In addition, the writing style itself is the worst I've seen. Willard seems to delight in waxing high prose that doesn't actually say anything. Page after page can go by without being able to land on a concrete thought. He will also condemn a practice or interpretation without offering any solution.
I have enjoyed the discussions in our group about the biblical text the book is based on, but this book itself is dreadful.
Candyce1 Stars Out Of 5Great premise...horrid doctrine and misquoting scriptureMarch 2, 2015CandyceQuality: 1Value: 1Meets Expectations: 1Dallas Willard makes some valid criticisms of Christians/Christianity but his theology is seriously messed up. My biggest problem with his book is that he says that he is using the KJV in his quotes of the Bible unless otherwise noted, but it isn't the case. He rewords verses that he places in quotes to support his theories. Here is an example of his 2 Corinthians 5:16-17 "From now on we disregard all common distinctions between people, and even though we have know Christ in human terms, we no longer do so. So if anyone is 'In Christ' they are a new type of creation, where the old categories drop away and the individual emerges in a new order."
Here is what the actual verse says NKJV: "Therefore, from now on, we regard no one according to the flesh. Even though we have known Christ according to the flesh, yet now we know Him thus no longer. Therefore, if anyone is in Christ, he is a new creation; old things have passed away; behold, all things have become new."
He actually does this with all of his verses and has created his own "translation". Big Red Flag if you have to reword the Bible to fit your purpose.
Brian ElmerToledo, OHAge: 45-54Gender: male5 Stars Out Of 5DeeperJanuary 11, 2013Brian ElmerToledo, OHAge: 45-54Gender: maleQuality: 5Value: 5Meets Expectations: 5Wow... this book has impacted my spiritual walk, my grasp of the Word of God and the Kingdom of Heaven. There are a couple of folks reviewing here who struggled with it, I guess that they can have their opinion. What you will find is a deep read... it may raise questions to the 'traditional interpretation' of Biblical truth many churches have given over the years. Why? Because it goes deeper. How? looking at historical, cultural settings. It takes the message of the Sermon on the Mount and gives clearly the meaning. The book has focused me on the good news of the gospel. Too often we 'go after' the unsaved from a 'turn or burn' perspective. Williard emphasizes Jesus' message of the GOOD NEWS of the Kingdom of heaven - NOT the western perspective of condemnation of man. John 3:17 says it well 'he did not come to condemn the world but that the world through Him might be saved'. This is not a denial of sin - for God hates sin. It comes from how Jesus taught - the reconciliation of man to God!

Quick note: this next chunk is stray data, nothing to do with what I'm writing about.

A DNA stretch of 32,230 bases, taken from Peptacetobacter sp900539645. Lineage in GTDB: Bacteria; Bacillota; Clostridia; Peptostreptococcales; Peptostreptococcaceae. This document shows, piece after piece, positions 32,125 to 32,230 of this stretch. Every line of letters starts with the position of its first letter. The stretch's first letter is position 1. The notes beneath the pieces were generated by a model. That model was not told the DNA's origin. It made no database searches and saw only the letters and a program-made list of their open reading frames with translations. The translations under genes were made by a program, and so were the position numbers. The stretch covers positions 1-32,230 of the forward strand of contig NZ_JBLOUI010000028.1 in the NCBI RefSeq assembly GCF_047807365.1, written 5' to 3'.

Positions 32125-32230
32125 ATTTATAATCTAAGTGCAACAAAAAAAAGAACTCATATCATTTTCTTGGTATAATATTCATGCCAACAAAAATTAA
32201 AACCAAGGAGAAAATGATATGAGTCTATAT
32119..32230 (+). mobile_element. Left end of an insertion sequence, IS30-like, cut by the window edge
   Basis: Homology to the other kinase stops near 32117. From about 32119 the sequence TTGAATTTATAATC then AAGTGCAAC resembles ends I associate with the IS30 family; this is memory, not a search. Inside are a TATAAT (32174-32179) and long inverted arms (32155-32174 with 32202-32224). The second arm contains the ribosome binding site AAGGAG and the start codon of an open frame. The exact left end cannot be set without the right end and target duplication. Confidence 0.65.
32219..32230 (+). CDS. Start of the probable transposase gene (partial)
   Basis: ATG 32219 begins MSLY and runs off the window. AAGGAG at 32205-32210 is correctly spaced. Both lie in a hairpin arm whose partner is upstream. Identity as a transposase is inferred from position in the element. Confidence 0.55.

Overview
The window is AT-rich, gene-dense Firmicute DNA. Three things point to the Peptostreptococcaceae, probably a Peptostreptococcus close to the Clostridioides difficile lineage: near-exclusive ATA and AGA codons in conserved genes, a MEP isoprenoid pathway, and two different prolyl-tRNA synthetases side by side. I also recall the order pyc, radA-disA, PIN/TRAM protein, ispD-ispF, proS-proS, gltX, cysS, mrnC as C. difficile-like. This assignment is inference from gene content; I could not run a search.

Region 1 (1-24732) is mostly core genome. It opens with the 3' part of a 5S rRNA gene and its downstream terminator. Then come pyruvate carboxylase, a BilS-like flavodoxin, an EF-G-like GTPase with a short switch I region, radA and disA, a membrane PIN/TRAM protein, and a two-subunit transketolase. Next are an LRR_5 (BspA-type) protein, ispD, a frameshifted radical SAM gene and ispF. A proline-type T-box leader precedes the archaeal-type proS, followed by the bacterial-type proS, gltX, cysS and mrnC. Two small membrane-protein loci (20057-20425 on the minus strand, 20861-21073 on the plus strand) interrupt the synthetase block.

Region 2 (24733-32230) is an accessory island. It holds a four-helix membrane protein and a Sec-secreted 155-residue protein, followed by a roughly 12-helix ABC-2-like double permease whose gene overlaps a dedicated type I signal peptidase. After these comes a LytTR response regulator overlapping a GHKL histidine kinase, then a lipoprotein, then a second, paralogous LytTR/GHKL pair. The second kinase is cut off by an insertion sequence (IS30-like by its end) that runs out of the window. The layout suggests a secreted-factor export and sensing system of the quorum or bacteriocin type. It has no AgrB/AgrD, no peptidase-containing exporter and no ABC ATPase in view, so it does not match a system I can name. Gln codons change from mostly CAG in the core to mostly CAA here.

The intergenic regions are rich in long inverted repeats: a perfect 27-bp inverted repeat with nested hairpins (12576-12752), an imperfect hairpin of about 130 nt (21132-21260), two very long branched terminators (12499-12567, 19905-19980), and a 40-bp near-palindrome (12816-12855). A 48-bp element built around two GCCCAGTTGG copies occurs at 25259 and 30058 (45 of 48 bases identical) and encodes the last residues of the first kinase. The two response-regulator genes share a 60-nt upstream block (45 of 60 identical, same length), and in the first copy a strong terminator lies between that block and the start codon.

jeroboam vIndianaAge: 45-54Gender: male5 Stars Out Of 5This book has great features.October 11, 2010jeroboam vIndianaAge: 45-54Gender: maleQuality: 5Value: 5Meets Expectations: 5Dallas Willard takes the Sermon on the Mount and shows you how to get to the heart of God. He shows the reader how God is always at work even when we don't realize it or take part in His plans. The book lets you know that you can be a part of the divine conspiracy or be a part from it.
Rochelle1 Stars Out Of 5July 14, 2010RochelleReading this book was torture. I had to read it as a class assignment and wanted to pull out my teeth because of the absurd doctrine! There are so many examples given and beliefs taught throughout the book that are contradictory to the Truth of the Bible. The only redeeming factor of this book is that I have a better foundation of my beliefs because I read so many falsehoods.